Aging out of foster care doesn't have to leave kids out on a limb

Allon Yaroni Vera Alumni
Apr 09, 2010

A new report by Mark Courtney and colleagues at Partners for Our Children and the University of Chicago’s Chapin Hall presents the latest findings from a longitudinal study of older foster-care youth and their transition to independent living. The release of the report once again shines a light on the personal challenges faced by older youth who “age out” of foster care—youth who are discharged from foster care without being adopted or reunited with their families. As young adults, they have high rates of homelessness, unemployment, and incarceration. Many are parents, but few have completed any college. Such outcomes generate steep social costs.

As the NPR story covering the report points out, part of the problem is that the transition from the safety net of the foster-care system is often abrupt. While foster-care agencies provide referrals and services to youth before their discharge, it is only after they are living on their own that many youth fully realize the challenges they face and the services they need.

These are all serious problems, but the situation is not entirely without hope. At Vera, we recently conducted an implementation study of an innovative program called the Academy, which seeks to improve post-care outcomes of older youth transitioning out of the New York City foster-care system by providing educational, employment, and recreational services all under one roof.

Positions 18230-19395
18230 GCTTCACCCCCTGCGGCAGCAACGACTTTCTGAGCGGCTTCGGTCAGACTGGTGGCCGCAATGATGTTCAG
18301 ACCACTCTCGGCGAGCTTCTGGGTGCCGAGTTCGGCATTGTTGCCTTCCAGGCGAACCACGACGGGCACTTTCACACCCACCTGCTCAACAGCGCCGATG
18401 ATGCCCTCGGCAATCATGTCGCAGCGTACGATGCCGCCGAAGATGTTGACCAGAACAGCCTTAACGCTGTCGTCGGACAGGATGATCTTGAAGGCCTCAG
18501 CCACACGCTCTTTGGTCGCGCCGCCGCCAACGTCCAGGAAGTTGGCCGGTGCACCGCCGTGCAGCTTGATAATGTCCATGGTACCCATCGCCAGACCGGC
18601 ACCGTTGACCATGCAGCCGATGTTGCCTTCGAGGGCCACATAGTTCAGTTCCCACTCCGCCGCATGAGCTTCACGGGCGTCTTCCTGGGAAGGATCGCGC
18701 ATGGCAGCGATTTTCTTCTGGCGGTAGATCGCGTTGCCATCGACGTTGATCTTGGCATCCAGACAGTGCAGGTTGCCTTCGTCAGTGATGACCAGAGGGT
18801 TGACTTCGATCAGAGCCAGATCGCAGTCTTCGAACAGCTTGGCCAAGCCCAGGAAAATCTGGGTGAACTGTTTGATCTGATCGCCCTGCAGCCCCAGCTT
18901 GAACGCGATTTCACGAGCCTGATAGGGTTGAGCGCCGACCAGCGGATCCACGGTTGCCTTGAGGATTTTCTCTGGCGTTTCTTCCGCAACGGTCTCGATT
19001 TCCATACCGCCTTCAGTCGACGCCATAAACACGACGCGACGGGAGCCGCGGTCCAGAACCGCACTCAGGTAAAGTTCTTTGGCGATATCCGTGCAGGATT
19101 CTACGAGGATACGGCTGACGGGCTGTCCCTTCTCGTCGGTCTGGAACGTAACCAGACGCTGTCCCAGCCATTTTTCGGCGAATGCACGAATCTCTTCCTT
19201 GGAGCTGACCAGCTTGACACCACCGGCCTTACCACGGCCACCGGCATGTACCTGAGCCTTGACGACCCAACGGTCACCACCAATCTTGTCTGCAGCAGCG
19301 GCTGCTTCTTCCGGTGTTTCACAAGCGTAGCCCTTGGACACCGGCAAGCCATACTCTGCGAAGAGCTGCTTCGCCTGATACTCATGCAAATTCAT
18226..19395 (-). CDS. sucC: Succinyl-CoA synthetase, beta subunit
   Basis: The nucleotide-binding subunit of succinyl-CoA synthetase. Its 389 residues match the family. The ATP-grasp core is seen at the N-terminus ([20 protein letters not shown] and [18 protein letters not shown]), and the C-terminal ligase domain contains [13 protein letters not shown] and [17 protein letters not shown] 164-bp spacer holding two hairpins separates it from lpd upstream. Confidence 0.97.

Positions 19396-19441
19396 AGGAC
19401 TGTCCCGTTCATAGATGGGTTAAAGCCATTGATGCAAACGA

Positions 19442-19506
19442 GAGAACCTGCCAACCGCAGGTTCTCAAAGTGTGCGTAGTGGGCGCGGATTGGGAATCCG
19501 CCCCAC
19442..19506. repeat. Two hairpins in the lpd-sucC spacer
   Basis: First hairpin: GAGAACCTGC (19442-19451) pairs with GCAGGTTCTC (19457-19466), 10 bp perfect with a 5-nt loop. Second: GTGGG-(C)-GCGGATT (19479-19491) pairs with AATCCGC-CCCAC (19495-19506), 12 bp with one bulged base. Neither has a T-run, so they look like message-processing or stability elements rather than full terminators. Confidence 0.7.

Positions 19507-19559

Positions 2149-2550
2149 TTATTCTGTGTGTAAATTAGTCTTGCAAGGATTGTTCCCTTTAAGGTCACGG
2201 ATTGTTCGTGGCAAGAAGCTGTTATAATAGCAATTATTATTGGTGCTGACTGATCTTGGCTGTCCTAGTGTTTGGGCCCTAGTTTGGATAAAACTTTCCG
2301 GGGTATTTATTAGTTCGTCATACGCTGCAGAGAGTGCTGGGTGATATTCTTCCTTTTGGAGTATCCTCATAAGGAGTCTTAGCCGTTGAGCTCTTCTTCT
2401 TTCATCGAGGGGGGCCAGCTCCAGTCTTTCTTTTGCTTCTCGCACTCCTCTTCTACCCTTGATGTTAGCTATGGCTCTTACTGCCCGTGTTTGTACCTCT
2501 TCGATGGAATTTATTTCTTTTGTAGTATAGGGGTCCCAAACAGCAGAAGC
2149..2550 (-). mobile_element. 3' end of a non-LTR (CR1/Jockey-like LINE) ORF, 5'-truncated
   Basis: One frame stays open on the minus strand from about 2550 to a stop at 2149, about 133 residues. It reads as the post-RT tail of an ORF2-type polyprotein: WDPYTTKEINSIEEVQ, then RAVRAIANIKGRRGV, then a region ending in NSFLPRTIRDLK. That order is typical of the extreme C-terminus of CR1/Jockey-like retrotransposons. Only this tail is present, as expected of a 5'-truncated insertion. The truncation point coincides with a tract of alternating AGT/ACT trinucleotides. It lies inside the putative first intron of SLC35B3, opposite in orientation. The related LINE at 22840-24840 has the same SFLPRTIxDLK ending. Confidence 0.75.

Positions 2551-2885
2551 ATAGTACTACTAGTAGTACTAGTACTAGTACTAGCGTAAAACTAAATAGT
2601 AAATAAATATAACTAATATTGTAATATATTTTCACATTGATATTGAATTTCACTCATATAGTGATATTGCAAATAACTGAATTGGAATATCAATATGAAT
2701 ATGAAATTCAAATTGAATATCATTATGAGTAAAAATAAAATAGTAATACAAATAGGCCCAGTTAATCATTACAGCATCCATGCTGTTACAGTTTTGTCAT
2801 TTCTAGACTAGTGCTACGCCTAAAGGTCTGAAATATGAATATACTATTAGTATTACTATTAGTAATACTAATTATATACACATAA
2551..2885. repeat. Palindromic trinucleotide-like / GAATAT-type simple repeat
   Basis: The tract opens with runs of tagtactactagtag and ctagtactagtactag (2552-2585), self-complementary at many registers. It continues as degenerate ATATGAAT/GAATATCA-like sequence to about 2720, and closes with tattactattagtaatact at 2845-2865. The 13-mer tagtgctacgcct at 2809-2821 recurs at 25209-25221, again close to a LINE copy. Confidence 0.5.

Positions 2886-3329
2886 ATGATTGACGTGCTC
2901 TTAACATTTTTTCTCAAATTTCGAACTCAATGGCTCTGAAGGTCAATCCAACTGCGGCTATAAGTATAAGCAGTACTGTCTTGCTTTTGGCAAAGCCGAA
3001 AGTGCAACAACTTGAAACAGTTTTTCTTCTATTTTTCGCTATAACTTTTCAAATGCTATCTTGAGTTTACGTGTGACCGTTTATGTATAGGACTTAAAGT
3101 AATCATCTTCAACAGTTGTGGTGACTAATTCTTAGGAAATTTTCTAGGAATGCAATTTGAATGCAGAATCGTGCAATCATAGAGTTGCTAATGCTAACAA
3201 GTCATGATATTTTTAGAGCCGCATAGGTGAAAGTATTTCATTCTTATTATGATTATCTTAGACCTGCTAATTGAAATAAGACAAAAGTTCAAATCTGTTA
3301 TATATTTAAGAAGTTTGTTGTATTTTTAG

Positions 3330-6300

Unlike traditional programs available to disconnected youth, the Academy does not require youth to meet eligibility criteria. Its “easy to get in, impossible to be kicked out” philosophy allows the Academy to serve lower-performing youth who might be excluded from other remedial education programs. It also seeks to bridge the gap between foster care and independent living by connecting youth to community-based providers while they are still in foster care and allowing them to return to the Academy after discharge if they find that they need the program’s services at a later date.

Although rigorous outcome evaluation is still needed, these important features of the Academy model may smooth the transition out of foster care and mitigate the underinvestment of youth in their skills while still in care.

For more details about the program design and the lessons learned from its implementation for serving older foster-care youth, look for our report here on the Vera web site in the next few weeks.